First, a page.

What Is Occupational Therapy?

Occupational therapy is the only profession that helps people across the lifespan to do the things they want and need to do through the therapeutic use of daily activities (occupations). Occupational therapy practitioners enable people of all ages to live life to its fullest by helping them promote health and prevent – or live better with – injury, illness or disability. Common occupational therapy interventions include helping children with disabilities to participate fully in school and social situations, helping people recovering from injury to regain skills and providing supports for older adults experiencing physical and cognitive changes.

Occupational therapy services typically include:

  • an individualized evaluation, during which the client/family and occupational therapist determine the person’s goals
  • customized intervention to improve the person’s ability to perform daily activities and reach the goals
  • an outcomes evaluation to ensure that the goals are being met and/or make changes to the intervention plan.

Occupational therapy practitioners have a holistic perspective, in which the focus is on adapting the environment and/or task to fit the person and the person is an integral part of the therapy team. It is an evidence-based practice deeply rooted in science.

Sensory Processing

Sensory processing disorder or SPD happens because the brain has trouble organizing information from the senses. Familiar senses are touch, smell, hearing, vision and taste. Other less familiar senses that are extremely important include vestibular, proprioception, and interoception.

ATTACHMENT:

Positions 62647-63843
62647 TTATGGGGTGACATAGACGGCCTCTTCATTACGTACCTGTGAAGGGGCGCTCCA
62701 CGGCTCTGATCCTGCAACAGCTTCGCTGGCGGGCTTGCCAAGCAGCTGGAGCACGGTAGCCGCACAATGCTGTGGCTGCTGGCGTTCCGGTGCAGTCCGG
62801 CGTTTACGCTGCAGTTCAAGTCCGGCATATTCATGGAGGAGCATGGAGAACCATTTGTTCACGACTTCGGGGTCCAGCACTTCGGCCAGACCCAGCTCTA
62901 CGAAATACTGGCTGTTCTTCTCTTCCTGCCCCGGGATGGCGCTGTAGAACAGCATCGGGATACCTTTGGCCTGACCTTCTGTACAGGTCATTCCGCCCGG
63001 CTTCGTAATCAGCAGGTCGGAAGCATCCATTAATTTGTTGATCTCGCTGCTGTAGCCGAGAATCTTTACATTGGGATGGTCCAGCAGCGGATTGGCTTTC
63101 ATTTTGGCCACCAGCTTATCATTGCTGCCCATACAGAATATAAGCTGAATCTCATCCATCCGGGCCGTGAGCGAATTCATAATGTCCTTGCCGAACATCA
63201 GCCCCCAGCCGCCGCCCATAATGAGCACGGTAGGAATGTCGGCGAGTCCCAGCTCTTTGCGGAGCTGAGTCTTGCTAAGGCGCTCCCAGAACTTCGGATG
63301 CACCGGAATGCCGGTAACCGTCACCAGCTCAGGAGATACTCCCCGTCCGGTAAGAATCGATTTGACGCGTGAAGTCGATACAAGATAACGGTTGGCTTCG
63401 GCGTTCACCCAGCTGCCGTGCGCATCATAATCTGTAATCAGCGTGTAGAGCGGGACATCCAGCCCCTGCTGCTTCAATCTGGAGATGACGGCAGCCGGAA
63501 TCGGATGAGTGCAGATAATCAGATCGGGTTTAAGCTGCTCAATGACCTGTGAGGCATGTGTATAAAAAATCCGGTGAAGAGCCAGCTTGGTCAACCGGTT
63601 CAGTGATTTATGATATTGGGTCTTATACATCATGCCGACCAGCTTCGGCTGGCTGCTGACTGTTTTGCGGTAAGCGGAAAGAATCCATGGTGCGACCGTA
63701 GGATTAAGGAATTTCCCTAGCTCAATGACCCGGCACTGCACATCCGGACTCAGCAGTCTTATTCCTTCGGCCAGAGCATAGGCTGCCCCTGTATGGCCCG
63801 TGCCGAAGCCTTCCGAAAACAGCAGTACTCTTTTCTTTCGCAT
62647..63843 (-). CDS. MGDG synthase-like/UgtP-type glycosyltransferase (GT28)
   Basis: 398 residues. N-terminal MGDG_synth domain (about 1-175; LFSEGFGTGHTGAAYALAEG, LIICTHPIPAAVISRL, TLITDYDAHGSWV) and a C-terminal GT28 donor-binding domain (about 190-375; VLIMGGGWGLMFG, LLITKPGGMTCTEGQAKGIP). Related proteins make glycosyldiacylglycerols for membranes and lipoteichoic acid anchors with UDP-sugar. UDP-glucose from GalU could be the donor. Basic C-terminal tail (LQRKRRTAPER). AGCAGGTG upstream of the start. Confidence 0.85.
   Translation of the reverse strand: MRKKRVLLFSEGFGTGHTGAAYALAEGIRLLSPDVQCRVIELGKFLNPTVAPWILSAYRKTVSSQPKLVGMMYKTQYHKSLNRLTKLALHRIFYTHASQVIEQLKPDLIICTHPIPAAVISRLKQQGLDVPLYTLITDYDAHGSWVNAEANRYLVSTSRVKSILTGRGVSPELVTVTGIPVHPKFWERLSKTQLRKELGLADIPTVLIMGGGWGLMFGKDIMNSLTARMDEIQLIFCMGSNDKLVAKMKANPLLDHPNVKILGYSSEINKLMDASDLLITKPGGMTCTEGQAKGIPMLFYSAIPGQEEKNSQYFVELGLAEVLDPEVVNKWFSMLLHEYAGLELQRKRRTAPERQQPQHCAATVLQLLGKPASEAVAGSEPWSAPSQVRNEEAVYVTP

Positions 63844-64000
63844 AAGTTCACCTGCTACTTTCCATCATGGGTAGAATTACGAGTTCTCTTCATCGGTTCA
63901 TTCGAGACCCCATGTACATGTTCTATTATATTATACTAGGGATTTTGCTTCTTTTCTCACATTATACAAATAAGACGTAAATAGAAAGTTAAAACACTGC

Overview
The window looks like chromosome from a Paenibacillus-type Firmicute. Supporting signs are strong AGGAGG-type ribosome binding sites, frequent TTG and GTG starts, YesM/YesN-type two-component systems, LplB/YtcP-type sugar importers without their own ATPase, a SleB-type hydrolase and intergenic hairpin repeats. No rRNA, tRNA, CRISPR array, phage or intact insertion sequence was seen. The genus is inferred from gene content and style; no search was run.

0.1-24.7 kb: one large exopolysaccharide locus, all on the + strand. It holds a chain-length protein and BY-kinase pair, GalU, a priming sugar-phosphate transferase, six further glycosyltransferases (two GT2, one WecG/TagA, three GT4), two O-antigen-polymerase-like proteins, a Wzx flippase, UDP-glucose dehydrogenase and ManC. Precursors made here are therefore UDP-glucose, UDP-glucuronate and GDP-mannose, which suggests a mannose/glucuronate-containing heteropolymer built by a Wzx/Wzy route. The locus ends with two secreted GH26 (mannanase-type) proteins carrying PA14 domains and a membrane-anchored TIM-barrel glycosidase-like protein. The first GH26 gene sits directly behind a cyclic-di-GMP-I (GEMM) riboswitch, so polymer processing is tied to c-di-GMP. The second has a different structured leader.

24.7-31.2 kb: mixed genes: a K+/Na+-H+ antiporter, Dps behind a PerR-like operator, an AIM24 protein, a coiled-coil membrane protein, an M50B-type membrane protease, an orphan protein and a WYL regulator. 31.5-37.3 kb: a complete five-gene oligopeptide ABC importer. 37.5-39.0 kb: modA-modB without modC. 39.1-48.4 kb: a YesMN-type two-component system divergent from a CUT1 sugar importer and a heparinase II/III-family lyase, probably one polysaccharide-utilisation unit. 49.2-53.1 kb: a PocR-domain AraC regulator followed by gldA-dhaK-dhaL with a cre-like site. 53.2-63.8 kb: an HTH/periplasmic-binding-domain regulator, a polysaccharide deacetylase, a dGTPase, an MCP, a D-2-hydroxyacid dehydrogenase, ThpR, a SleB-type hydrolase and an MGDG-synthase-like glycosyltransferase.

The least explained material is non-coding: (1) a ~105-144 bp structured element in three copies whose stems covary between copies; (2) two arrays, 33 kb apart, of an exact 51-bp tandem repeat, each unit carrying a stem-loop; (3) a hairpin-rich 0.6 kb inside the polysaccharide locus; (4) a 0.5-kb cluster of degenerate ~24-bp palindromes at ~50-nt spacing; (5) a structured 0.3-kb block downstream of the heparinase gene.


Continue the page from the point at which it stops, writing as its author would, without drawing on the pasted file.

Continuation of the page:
If your child is struggling at home or in school because of sensory processing difficulties, we can offer help while developing strategies to better understand your child. Having a clear picture of how one senses the world will aid in modifying or adapting one’s surroundings while also developing accommodation skills.

Occupational therapy methods for sensory processing disorder

Interactive Metronome®

The Interactive Metronome® (IM) is a computer-based training program that has been shown to improve attention, coordination, motor planning, sequencing and timing for individuals with sensory processing difficulties.

People who may benefit from use of the IM include people with sensory processing disorders, attention deficit disorders, motor planning problems, poor coordination, gross and fine-motor concerns, as well as learning and language disorders. IM can also be used to improve academic performance and a wide range of cognitive difficulties.

More information can be found at interactivemetronome.com.


FITLIGHT™ is an engaging multi-sensory training tool that improves attentional control, vigilance, and processing speed, as well as motor control, coordination and balance in children and adults with neurological impairments.

FITLIGHT™ is an engaging multi-sensory training program that challenges a client to perform a series of gross motor movements to a sequence. As each light is deactivated, response time is measured and real-time feedback is provided. Training data is captured for immediate performance review.

The overall goal of the program is to improve reaction time. When reaction time is improved the brain is increasing the speed at which neurons fire and communicate. Therefore carryover can be seen in both cognitive & motor function. It can easily be combined with other exercises and modalities for an overall larger improvement.

PK Movement – Fitlight® active therapy

Rhythmic Movement

Rhythmic Movement Training (RMT) is a motor training program developed on the basis of the spontaneous rhythmic movements that infants normally do. RMT looks at the integration of primitive reflexes, using reflex strategies to further support neurological development.